You recently wrapped your Las Vegas residency for this year. Is there anything you took away from that residency that you will bring to the Denim & Rhinestones Tour?
I love how the Vegas residency is a show, not a concert. There’s a storyline, musically, in how everything is presented, and I have a lot of songs that are cinematic in nature. I learned a lot being in Vegas, and I think this tour is going to be easier on the production side and there’s more of a clear lane. With a song like “Pink Champagne,” you don’t have to think about, “Oh, what color do we make the lighting?” But we will have a lot of moments in the show, which will be a lot of fun.
Your Stagecoach headlining performance was an incredible production. How did you approach creating that moment?
With Stagecoach, you see how other genres treat Coachella and how it’s this big event, a once-in-a-lifetime event. People will say, “I was at Coachella and this amazing moment happened.” It’s a cultural event, and I was wondering why we don’t treat Stagecoach a little more like that. So that was my mission. I wanted to make it where people felt like, “Oh my gosh, I saw her there and it was incredible.” And we’ve all been cooped up for a little while, right? So I wanted to make sure it felt like a party.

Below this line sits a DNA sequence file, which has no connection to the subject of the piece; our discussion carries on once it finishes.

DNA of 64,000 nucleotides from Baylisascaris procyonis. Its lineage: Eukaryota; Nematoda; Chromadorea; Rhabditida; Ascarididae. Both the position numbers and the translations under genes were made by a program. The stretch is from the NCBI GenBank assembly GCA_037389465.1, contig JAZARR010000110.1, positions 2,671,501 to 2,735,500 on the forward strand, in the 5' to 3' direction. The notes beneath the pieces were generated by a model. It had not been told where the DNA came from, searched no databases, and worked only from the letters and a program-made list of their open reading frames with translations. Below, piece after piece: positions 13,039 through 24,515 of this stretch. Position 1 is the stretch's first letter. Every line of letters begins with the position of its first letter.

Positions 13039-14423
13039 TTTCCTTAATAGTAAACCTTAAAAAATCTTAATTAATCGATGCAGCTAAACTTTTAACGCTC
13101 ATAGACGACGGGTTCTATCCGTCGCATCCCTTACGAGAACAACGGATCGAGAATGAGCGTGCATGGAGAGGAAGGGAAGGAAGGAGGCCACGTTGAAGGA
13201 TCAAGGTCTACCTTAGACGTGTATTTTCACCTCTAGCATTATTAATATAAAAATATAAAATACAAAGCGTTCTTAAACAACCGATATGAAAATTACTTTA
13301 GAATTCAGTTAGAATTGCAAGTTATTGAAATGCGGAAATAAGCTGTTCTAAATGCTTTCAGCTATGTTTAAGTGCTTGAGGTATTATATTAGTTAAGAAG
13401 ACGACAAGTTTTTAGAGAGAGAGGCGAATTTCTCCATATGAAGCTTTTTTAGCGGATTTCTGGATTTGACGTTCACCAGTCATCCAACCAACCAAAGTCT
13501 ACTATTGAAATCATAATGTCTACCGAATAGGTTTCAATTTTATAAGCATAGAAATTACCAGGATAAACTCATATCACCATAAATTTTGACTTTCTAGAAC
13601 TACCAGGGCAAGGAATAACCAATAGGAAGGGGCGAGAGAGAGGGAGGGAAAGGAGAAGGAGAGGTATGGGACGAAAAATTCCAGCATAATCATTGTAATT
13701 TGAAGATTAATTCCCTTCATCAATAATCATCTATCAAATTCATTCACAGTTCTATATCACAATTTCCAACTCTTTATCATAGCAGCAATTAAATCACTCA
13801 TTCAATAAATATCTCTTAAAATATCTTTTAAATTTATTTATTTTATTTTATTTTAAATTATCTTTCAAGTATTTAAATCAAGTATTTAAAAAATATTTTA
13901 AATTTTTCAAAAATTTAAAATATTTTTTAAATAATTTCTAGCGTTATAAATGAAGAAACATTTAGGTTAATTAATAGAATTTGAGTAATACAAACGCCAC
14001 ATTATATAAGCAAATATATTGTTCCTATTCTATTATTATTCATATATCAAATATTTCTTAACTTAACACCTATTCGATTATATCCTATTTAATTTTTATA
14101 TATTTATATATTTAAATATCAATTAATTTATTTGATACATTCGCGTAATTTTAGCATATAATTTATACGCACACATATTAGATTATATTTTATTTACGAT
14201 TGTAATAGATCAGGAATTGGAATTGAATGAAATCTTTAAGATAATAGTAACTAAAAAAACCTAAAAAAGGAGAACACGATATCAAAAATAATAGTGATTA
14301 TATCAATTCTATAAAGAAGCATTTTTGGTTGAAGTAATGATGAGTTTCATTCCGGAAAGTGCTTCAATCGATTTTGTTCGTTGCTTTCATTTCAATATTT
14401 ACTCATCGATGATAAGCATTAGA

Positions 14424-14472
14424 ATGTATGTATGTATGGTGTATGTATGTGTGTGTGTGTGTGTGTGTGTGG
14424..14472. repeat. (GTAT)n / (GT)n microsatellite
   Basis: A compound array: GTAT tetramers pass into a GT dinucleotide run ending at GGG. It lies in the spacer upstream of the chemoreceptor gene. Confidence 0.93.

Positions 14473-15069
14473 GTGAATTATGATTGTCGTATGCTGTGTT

During your performance at Stagecoach, you welcomed Guns N’ Roses frontman Axl Rose. How did that collaboration come about?
Axl was my pinnacle moment, the one that I’ve been waiting almost my whole life for. I had previously asked him about other things, if he would be interested in singing, and it never quite panned out. So I like to think I just wore him down. [Laughs] I wrote him a letter — an email — and explained why I really wanted to sing with him. I was like, “You are such an influence on me and my music. I think it would be wonderful and we would burn the stage down together.” And he finally said yes. At the end of my letter, I was like, “If you can’t do it this time, I understand, but I will keep asking.”
Have you ever thought about doing like a rock album or anything more in the rock space?
I love having my moments and I love having my influences and I love it when I can have those influences work their way out or things that I do. But I’m a country girl. I can’t imagine myself making any kind of switch. I like having flavors to my music, or having those moments where I get to collaborate with somebody that I adore and respect.